Suikoden III brings back the One-on-One and Strategy gimmick battles. I feel these gimmicks are mostly a waste of time and once again I'm correct. The one-on-one battles are just so much easier this time around, which is a good thing but they're so easy they're almost pointless. It's basically rock paper scissors, but the character you're dueling will say something, but usually what they say is obvious what their next attack will be. The strategy battle is similar to the Suikoden II battles, as they're turn-based strategy at heart. The board is set like a Chinese checkers board. You can move across which ever dot is connected and initiate a fight, use magic or defend. When you get into a fight, you get to choose if you want to fight, run or defend. Your team is set into a randomized fight, similar to Ogre Battle 64, where they'll fight each other for a certain amount of time until there is a winner. You can win or lose early if your leader is killed, but it's random so you can't just aim for the leader. This gimmick is another failure because most battles are pre-determined. You have to follow one path, and that one path is mostly to sit in one spot while a storyline takes place. Most battle objectives is to "wait", and I'm not making that up. Both of these gimmicks are once again a waste of time.
The best thing about Suikoden games are finding all 108 Stars of Destiny. This means, there's 108 recruitable characters scattered within the world and it's your job to find them and convince them to join your castle. Since this game doesn't really have a main character, you get to run your castle with a fourth avatar, Thomas. Thomas has 2 chapters all by himself in the game and it's his job to build a castle from scratch. So he eventually hires Chris, Geddeo and Hugo to find more people to join his castle. Not all 108 will join your castle (some are bad guys) and not all 108 are able to join you in battle, but most are.
This is probably the easiest Suikoden game, in terms of finding all the side characters. Most of them join you automatically through the story, while the rest are really simple as hell to figure out how convince them to join. Some characters will even join you without a test. It's weird but to simple. There was only 1 character I just couldn't figure out, and only a handful of characters I just couldn't find.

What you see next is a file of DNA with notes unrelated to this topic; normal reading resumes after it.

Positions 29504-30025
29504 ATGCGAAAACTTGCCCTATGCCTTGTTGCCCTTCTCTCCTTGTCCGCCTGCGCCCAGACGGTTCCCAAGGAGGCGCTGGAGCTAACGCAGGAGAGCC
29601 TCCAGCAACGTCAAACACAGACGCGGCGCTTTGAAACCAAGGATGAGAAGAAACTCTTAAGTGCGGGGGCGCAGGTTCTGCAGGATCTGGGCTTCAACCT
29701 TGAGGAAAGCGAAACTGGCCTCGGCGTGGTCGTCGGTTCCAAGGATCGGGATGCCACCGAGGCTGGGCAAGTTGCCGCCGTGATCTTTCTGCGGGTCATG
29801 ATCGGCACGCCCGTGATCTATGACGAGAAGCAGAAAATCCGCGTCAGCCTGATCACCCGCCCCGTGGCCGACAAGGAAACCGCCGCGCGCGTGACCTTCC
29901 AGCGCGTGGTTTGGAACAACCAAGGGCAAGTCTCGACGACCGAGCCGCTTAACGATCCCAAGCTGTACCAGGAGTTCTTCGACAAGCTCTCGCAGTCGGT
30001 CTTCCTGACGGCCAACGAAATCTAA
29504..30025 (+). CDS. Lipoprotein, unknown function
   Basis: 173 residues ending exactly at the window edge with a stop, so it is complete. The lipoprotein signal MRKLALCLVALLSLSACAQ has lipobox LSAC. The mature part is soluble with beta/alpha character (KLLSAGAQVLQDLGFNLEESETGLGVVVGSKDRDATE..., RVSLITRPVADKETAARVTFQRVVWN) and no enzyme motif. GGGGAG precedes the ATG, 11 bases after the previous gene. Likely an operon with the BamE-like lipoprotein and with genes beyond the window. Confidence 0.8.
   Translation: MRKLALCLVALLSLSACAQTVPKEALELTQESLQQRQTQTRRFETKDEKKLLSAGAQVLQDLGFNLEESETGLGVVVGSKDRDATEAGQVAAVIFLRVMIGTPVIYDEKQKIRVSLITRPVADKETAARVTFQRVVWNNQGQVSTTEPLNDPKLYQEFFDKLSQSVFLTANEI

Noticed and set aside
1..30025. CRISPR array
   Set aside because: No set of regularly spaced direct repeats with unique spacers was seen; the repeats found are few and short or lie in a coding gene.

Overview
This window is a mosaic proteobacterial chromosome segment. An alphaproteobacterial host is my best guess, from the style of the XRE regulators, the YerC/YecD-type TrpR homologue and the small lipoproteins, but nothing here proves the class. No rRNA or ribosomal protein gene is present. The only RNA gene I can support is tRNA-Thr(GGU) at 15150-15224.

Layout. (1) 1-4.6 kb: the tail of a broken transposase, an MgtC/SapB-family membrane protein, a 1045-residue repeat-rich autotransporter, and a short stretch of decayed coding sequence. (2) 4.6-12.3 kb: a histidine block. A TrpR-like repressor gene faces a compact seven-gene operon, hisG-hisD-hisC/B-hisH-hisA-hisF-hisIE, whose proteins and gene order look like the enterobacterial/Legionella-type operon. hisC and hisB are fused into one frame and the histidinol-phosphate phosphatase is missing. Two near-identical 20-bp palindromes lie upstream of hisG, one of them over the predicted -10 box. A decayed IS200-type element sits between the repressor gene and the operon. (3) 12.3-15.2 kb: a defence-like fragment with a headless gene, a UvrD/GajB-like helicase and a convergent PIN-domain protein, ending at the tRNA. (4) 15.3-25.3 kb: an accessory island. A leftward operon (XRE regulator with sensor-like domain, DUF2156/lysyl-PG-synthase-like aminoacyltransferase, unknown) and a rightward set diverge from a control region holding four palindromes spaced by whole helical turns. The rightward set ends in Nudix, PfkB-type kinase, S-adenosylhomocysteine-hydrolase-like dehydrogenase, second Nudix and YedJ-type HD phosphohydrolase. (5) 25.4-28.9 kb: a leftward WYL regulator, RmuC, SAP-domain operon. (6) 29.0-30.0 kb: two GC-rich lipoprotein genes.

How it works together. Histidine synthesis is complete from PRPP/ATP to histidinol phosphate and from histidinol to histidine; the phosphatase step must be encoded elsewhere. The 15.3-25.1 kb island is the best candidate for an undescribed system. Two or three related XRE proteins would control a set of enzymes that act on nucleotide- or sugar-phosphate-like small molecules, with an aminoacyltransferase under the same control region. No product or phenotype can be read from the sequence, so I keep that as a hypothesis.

----------Characters / Story----------
Suikoden III uses a system they call the "Trinity Sight System", which means you get to play as three main characters, that go on three different quests, that intertwine with each other. So you get to see from their own perspectives. You get to choose between Chris, a noble knight from Zexen, Hugo a young warrior from the Grasslands, and Geddeo a neutral mercenary. War is brewing between the noble Zexen army and the savage Grassland tribes. Each character and their team are on a quest to find the fabled Flame Champion that holds the strength they need to defeat their enemies and end the war.
The story was pretty damn good. I was constantly shocked how much detail they put into the characters and their personalities. Like in the previous two Suikodens, after you recruited someone, they usually become background fodder, but Suikoden III kept a good majority of the characters within the storyline. I liked the "Trinity Sight System", it was painfully slow but after you learned more about the characters and the lands and the people they're interacting with, it turns out to be a fun story.
Suikoden III doesn't have any real connections to the previous two games, but they do throw in some nods to them. For example, the Star Dragon Sword makes an appearance, Viki is back as the teleportion mage, Apple from II is back as a strategist, and a few other minor winks and nods can be found.
Everything is in 3D from the towns to the characters to the battles. The character models are highly detailed, the characters show a ton of emotion and you won't see alot of reused animations during cutscenes. The characters mouths even move along to the dialog, despite the fact that there is no voice overs.
The game opens up with a nice anime cutscene spliced with CGI effects, showing all the characters. The spell attacks in this game are very underwhelming, they look like something straight out of a PS1 game. The dungeons are extremely small and linear with little to do within them other than to reach Point B.
I like the music quite a bit, catchy and rememberable music you should expect from a Suikoden game by now. I really dislike the lack of voice acting at all in this game. I know there's like 200 characters in this game, and you can't voice all of them out, but if they atleast added a few grunts, emotions, sighs, or most importantly battle cries within the battle field, then I would of had an easier time with the game. Oh well.
The world map is a weak connect the dots map, similar to that of a Final Fantasy Tactics game. Each dot connects to a town, field or dungeon. You can't warp around the world at an instant, you have to manually walk through each field (usually about 2-3 screens) until you reach the next dot. This can be a slow process. I much preferred the overhead world map of the previous Suikodens.
You'll eventually meet Viki, and she'll allow you to teleport to previously visited areas, but you don't meet her until the end of the game.
----------Time to Complete Game----------
The game doesn't save after the final battle, so time doesn't include that battle or credits. Ok ending I guess. Looooong extended ending showing all 108 and what happened to them after the game. I missed 14 characters overall.